300 stranded at a camp in Libya
London - A British oil worker, one of 300 people stranded at a camp in eastern Libya, appealed to the British government on Wednesday to rescue them, saying armed villagers had stolen their vehicles and most of their supplies.
"We are living every day in fear of our lives as the local people are armed ... We're living a nightmare here," James Coyle said in a telephone interview with BBC radio from a camp in the Amal desert region of eastern Libya.
The people at the camp have very little food and water, "maybe enough to last us one day", he said.
Some 300 people are crammed into the camp because the workers who normally live there have been joined by Germans from a nearby camp that was looted and wrecked, he said.
"Local people from the surrounding villages ... are coming in with AK-47s and just taking what they want. We have no protection against it," he said.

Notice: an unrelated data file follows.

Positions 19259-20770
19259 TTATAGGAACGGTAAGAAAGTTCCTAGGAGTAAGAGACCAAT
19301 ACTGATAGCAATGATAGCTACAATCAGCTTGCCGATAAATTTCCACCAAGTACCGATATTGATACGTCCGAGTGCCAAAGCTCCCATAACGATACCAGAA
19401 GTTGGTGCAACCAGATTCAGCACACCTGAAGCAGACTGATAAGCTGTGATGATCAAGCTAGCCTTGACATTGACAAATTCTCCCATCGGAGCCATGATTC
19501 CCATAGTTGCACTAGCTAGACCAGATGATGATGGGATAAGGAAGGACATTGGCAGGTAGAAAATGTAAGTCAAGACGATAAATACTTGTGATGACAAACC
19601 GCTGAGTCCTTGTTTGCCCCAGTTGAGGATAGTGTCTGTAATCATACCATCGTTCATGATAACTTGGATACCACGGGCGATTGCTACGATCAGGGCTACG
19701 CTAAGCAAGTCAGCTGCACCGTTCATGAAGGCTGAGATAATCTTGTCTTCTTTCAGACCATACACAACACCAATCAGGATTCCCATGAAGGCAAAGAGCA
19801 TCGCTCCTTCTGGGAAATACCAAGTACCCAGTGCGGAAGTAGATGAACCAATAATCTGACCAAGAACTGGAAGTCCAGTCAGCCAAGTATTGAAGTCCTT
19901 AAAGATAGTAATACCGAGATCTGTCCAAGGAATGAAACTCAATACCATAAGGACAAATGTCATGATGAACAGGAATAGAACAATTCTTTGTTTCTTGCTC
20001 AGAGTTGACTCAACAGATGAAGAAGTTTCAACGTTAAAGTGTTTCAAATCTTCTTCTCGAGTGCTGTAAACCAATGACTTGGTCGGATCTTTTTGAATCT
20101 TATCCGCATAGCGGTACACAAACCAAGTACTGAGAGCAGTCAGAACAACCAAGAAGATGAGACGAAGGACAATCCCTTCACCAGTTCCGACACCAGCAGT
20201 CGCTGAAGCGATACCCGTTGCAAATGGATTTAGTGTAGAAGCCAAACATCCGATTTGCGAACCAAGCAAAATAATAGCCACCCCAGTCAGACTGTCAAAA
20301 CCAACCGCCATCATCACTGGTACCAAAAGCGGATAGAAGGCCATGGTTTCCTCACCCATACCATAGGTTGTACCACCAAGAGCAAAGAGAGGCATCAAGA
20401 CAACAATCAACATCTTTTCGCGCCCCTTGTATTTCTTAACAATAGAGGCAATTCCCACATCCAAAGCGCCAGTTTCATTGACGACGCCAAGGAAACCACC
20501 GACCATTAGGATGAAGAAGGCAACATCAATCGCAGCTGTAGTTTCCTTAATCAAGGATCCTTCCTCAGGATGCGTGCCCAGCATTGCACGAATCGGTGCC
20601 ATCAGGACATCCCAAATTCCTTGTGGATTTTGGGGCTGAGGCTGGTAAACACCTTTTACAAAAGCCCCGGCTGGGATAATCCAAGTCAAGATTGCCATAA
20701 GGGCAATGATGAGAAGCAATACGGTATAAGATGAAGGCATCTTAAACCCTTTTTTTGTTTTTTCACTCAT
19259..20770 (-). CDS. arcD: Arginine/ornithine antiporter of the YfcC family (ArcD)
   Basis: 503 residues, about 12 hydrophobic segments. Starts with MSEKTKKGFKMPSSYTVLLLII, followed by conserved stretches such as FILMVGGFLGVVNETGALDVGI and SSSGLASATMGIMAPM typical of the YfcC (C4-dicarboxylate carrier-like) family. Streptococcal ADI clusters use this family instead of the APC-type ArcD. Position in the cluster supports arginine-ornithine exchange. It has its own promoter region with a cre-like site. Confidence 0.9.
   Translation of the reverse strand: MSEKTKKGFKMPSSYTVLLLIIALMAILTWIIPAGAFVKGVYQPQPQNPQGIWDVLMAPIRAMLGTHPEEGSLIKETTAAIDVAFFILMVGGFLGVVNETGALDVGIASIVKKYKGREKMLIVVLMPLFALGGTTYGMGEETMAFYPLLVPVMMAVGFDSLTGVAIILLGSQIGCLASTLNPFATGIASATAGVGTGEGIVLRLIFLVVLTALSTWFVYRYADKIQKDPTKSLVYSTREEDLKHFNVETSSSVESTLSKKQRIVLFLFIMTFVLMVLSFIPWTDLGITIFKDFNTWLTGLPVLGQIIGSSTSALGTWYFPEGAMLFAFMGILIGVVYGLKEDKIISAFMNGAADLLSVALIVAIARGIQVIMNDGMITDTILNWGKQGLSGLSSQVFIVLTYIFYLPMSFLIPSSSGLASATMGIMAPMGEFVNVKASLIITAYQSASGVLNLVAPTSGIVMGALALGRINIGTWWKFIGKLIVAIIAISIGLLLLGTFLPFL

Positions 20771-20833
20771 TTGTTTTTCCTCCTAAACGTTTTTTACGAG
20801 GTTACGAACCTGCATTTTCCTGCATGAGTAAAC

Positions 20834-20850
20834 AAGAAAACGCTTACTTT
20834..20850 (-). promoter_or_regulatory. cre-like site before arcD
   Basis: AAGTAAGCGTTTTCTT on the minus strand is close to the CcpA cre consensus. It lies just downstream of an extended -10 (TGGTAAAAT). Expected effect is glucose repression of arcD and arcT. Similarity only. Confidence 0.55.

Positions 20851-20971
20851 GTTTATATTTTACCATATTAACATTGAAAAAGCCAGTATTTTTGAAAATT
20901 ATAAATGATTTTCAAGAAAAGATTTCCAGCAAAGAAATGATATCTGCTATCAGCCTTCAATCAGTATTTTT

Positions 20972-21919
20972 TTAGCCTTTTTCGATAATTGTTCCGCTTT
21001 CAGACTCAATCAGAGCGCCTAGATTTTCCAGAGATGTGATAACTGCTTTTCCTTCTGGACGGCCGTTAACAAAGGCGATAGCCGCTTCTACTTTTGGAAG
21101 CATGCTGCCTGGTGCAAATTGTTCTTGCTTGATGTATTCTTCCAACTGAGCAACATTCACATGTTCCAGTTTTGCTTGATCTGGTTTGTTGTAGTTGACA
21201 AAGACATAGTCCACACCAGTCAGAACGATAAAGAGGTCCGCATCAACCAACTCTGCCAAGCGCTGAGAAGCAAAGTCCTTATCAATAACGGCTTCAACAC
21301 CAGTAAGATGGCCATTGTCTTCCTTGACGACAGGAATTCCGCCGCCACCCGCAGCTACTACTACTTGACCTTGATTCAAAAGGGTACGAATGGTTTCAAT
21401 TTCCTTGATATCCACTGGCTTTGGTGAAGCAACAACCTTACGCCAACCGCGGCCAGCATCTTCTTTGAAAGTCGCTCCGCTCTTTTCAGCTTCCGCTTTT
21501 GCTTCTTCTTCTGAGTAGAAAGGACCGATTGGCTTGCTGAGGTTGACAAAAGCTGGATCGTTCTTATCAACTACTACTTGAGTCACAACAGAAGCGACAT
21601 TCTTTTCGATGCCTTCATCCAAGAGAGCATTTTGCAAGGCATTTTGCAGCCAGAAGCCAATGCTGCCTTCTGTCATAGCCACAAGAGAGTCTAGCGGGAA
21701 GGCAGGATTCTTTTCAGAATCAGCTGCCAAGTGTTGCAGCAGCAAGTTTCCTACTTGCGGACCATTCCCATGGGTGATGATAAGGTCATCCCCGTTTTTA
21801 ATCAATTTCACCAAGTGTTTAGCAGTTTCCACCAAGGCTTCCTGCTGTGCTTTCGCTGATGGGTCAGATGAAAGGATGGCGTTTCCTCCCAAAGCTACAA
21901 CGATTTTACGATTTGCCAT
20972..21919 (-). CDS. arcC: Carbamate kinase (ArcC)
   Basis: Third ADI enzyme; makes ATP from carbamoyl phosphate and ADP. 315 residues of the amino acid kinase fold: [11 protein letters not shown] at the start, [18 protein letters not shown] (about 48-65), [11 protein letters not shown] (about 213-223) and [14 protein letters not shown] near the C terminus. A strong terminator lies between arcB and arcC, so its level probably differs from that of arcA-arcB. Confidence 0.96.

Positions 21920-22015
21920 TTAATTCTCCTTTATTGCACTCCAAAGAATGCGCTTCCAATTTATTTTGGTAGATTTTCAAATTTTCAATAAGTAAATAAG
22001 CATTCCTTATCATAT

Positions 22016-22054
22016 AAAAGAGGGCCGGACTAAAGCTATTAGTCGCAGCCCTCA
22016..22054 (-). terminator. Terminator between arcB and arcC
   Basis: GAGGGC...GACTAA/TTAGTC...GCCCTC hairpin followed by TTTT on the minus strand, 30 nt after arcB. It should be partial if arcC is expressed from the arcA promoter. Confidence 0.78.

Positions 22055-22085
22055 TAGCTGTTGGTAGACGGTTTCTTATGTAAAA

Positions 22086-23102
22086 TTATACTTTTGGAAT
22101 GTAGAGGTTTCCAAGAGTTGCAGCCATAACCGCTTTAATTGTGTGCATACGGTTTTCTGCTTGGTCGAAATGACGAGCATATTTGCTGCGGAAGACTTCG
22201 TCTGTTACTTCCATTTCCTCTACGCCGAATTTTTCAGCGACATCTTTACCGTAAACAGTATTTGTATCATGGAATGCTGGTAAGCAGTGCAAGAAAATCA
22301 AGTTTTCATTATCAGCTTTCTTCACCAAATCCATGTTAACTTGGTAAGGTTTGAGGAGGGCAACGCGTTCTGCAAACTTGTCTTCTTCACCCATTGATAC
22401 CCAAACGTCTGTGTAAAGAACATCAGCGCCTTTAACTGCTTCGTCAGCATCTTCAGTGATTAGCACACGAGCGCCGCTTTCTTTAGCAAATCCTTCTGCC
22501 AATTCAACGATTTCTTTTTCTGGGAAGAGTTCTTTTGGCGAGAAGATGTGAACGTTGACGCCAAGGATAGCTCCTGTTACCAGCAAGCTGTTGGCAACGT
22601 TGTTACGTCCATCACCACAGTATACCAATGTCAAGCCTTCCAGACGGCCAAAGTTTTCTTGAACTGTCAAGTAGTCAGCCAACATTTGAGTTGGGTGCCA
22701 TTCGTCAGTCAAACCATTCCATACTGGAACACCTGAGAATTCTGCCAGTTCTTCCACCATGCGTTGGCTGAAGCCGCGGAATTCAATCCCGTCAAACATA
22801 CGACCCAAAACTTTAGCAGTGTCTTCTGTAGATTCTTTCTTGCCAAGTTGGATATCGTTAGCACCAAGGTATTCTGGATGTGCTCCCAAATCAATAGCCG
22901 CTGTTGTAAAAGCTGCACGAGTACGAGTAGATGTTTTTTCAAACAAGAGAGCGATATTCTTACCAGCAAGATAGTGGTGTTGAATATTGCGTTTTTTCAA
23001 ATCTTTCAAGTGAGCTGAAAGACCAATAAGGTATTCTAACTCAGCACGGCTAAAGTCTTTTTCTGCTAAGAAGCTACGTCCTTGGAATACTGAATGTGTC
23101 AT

"They've looted ... the German camp next door, they've taken all their vehicles, all our vehicles ... everything. So we are here desperate for the British government to come and get us."
The British Foreign Office had no immediate comment.
A revolt in Libya is threatening Muammar Gaddafi's 42-year rule and much of eastern Libya is now in the hands of anti-Gaddafi protesters, according to local people.
There are 90 Britons at the camp as well as Pakistanis, Bangladeshis, Germans, Austrians and Romanians, Coyle said.
He said the British government had ignored appeals for help made by phone and by email over the last few days.
"We need a Hercules (transport plane) in now to get us all out because it's getting very difficult here," he said, adding that there was an airport about one kilometre from the camp.
Foreign Secretary William Hague said on Tuesday the British government was working with airlines to help British nationals leave Libya, though two British-based airlines cancelled their flights to Libya on Tuesday.
Hague said Britain also planned to send a charter plane to Libya to bring out Britons and was dispatching a frigate to waters off Libya in case it was needed to help British nationals.